The Environmental Case Law Index is a collection of judgments from 10 African countries on topics relating to environmental law, both substantive and procedural. The collection focuses on cases where an environmental interest interacts with governmental or private interests.
Get started on finding judgments that are relevant to you by browsing the topic list on the left of the screen. Click the arrows next to the topic names to reveal a detailed list of sub-topics. Most judgments are accompanied by a short summary written by subject-area expert postgraduate students from the University of Cape Town.
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In this case the appellant challenged the first respondent’s decision to grant the second and third respondents an Environmental Impact Assessment (EIA) license for the construction of a church and related facilities. The second and third respondents raised an objection to the tribunal’s right to hear the matter on the ground that the appeal had been filed outside the timelines set out in the Environmental Management and Coordination Act 1999 (EMCA) as well as the National Environmental Tribunal Procedure Rules, 2003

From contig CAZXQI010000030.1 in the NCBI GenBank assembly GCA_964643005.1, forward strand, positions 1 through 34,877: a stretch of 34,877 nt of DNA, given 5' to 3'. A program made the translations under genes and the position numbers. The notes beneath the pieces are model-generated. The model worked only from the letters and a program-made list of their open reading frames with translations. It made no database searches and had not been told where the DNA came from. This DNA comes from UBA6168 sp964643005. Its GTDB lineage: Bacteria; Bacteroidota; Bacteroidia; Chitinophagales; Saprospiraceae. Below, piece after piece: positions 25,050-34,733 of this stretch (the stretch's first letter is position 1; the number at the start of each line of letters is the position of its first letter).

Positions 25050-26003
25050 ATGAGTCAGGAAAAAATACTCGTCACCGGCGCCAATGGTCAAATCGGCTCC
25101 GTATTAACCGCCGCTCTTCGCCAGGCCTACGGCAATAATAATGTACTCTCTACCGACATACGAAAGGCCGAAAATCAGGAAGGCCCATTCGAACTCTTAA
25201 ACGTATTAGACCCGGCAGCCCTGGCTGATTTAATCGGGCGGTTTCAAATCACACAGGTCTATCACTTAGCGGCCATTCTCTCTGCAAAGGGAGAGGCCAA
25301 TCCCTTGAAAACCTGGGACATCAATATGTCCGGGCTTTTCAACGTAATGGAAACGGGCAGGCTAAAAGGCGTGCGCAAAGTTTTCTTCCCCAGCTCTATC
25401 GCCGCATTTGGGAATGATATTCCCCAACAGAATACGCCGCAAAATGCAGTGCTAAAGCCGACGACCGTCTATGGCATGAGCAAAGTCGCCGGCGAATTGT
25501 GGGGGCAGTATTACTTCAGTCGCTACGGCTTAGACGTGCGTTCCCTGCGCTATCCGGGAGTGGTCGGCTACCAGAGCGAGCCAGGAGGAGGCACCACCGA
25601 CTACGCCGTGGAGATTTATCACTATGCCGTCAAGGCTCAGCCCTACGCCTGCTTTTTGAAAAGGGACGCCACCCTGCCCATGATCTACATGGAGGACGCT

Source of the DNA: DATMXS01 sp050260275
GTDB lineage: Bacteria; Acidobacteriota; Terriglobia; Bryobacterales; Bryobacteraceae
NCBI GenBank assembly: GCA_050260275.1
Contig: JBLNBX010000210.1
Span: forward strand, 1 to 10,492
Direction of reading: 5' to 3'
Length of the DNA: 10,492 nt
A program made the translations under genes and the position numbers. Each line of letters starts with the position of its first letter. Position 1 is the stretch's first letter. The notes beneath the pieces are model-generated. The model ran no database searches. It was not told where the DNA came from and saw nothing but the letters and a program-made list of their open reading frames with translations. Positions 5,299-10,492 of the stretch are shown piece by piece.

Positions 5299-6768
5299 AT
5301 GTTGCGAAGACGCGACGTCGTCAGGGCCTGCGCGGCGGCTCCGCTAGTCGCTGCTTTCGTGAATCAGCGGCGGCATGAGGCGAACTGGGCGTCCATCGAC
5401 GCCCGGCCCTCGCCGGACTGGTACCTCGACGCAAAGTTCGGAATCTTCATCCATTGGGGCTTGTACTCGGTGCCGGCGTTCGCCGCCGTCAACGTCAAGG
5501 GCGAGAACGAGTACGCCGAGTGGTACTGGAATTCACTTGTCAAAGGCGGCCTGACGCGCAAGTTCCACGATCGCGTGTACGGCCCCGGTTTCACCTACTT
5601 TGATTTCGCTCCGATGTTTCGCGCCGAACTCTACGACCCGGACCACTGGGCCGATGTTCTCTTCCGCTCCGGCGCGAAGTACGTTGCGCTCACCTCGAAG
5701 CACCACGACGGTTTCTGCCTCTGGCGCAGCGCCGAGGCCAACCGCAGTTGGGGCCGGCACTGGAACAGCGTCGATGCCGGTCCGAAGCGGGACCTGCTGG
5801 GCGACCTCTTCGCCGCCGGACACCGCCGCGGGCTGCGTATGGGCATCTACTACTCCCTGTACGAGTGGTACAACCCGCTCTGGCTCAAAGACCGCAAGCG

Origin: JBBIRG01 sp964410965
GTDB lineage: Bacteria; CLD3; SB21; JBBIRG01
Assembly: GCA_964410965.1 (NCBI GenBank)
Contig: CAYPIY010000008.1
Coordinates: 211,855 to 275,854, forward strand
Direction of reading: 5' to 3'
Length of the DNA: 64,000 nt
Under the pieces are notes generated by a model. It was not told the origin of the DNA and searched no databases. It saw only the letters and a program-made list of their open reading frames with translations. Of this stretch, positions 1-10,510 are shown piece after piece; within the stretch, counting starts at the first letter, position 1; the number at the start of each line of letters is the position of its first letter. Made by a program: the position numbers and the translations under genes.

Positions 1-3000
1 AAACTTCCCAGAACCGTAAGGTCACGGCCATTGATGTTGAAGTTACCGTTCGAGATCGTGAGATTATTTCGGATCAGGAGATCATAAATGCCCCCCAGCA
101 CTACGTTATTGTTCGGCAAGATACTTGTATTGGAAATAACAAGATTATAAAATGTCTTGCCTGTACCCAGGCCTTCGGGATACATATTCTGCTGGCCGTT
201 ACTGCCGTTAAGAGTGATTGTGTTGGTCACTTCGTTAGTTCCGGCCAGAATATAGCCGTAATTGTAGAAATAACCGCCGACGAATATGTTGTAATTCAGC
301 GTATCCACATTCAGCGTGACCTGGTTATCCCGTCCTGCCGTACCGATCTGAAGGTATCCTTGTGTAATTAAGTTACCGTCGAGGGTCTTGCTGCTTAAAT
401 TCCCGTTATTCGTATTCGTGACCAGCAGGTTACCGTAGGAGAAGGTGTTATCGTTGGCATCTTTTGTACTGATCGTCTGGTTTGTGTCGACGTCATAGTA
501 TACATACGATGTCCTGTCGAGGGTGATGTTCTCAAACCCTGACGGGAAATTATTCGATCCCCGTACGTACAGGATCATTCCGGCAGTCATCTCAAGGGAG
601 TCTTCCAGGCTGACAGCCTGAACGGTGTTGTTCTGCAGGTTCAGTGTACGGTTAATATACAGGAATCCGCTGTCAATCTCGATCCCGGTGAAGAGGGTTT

The main issue for the tribunal’s consideration was whether it had jurisdiction to entertain an appeal which had been filed out of time. The tribunal relied on the rule established in Owners of the Motor Vessel “Lilian S” vs. Caltex Oil (Kenya) Limited that jurisdiction must be acquired before judgment is given. It also relied on s129(1) of the EMCA and held that the act was clear that an appeal ought to have been filed within 60 days but the evidence revealed that the appellants had filed their appeal after 78 days.
Accordingly, the tribunal found that it lacked jurisdiction to determine the matter, as the appeal was filed out of time and the appeal was dismissed.